• How far do you want to measure (distance range) – from a few tens of meters to
    hundreds of kilometers?
  • Is the project linear (pipeline, power cable, pile), or does it cover a wide area (embankment, slope, tunnel)?
  • Are both strain and temperature monitoring required?
  • On what kind of material, or in which environment will you install or embed the sensing
    cables?
  • Precision required: is accuracy or speed of measurement more critical?
  • How do you want to receive the data?

Yes. Our Brillouin technology-based instruments (BOFDA, BOFDR) monitor strain and temperature or temperature compensation for strain. The sensing cable contains fiber in a loose tube to measure temperature. While for strain, a tight-buffered fiber is required. Contact us for help defining which fiber optic sensor (sensing cable) is the right one for your project.

Distance is no problem for fiber optic sensing. fibrisTerre’s system monitors from a few tens of meters to more than 50 km from a single interrogator. A geogrid or geosynthetic may be used as a carrier. A multi-channel switch allows multiple sensing cables to be interrogated, enabling monitoring of larger areas or cross-sections of complex structures.

Talk to us. As necessary, we will put you in touch with an integrator, specialist installer, or agents near you to make sure you benefit from local and application-specific service and support.

The sensing cable is very similar to a fiber optic telecoms cable. The fiber inside is single-mode. For strain monitoring, the fiber will be held tightly in the cable (tight-buffered) so that the cable detects the strain in the structure. For temperature measurement, the fiber is contained in a loose tube within the cable. Sensing cables are available with various ruggedized structures and materials to ensure fitness-for-purpose and longevity in different applications.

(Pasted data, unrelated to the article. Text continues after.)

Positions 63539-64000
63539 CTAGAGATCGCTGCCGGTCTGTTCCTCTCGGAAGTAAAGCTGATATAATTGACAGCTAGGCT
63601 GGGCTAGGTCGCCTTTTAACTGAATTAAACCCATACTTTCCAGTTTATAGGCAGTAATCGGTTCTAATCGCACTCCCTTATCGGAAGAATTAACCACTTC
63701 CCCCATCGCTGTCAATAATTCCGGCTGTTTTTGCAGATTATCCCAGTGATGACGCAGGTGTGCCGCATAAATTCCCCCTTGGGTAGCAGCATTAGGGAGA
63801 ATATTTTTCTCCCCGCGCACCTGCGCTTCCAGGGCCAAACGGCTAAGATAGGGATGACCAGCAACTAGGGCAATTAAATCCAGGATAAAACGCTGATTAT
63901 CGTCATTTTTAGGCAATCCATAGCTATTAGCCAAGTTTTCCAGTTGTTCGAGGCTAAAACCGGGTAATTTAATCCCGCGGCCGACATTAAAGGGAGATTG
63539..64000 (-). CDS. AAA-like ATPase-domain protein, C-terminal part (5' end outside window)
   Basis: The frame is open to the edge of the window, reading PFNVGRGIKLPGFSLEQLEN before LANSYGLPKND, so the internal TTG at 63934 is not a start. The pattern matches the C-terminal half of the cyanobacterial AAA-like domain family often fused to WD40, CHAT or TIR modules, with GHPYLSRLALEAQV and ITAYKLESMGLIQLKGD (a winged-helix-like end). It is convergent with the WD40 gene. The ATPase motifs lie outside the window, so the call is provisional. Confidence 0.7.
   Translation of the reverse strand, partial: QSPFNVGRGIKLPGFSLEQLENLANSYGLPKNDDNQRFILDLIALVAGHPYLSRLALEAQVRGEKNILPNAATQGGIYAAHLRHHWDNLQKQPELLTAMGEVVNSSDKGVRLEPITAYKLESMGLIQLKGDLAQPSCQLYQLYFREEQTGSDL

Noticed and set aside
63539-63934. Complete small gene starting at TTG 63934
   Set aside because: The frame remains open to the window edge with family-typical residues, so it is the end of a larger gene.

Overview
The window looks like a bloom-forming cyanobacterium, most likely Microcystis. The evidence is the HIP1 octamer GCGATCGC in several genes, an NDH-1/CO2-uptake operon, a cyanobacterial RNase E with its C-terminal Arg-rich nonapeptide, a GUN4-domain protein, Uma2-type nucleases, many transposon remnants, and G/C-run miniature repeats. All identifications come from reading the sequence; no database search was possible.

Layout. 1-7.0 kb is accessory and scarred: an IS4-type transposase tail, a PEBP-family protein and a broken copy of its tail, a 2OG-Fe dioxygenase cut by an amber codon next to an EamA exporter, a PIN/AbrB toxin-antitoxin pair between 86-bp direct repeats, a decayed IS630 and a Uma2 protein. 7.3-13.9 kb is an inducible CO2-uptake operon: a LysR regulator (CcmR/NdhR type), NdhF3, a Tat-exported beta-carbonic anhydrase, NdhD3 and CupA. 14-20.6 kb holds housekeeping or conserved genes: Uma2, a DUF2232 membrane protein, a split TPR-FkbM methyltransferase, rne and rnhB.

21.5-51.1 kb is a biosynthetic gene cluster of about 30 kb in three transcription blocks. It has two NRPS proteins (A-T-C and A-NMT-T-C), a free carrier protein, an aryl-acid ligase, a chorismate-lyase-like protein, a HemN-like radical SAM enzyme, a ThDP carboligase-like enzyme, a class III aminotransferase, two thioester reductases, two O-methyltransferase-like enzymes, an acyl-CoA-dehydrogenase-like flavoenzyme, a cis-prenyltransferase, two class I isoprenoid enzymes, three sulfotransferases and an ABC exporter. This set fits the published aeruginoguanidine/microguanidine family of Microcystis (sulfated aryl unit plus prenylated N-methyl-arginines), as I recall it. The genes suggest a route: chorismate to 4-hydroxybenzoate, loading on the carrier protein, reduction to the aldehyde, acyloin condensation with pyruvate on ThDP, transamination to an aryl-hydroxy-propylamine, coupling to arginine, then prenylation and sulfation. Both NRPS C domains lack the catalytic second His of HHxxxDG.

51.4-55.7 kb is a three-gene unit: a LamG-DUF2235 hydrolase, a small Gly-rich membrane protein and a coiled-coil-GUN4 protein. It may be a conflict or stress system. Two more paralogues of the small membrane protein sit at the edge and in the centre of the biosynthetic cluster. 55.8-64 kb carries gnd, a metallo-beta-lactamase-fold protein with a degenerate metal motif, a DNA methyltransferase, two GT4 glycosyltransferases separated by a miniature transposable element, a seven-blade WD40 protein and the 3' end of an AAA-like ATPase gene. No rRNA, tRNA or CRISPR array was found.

A broken fiber can be repaired or replaced. Redundancy is built into a good monitoring design. There are guidelines for handling the fiber optic cable, which is why we rely on specialist installers and agents to specify and install the sensor correctly. Our in-house specialists help with both equipment and sensing cable selection and configuration.

An application-specific sensing cable will give the best results. Sometimes, temperature monitoring can use an existing fiber optic cable. Monitoring strain usually requires a tight-buffered fiber which is unlikely to be found in an existing telecoms cable.

fibrisTerre’s fTB instrument series provides a range of interface options for data handling and instrument control. These enable seamless integration into SCADA systems, third-party data visualization software, FE modeling, GIS representation, and digital twins.

fibrisTerre’s fTB 5020 interrogator range is designed for reliability. The unit weighs only 7 kg, consumes a mere 40 W, and is sealed against dust ingress. It operates at temperatures between 0 and 45°C.

Your fibrisTerre instrument and its computer arrive in a ruggedized trolley as standard. This is ideal for surveys and interventions. You will need a power supply. For continuous monitoring, the instrument requires housing in a controlled environment. A rack-mounted option is available, with UPS, suitable for substations.

Designed for long-term, continuous monitoring, the system divides into two parts:

  • the sensing cable
  • the interrogator unit.

Fiber optic cables are robust and passive and are deployed in industrial projects demanding a life expectancy of one hundred years. For the instruments, optical switches, computers, and other electronic components, fibrisTerre offers servicing and warranty plans to ensure that your measurements are continuous.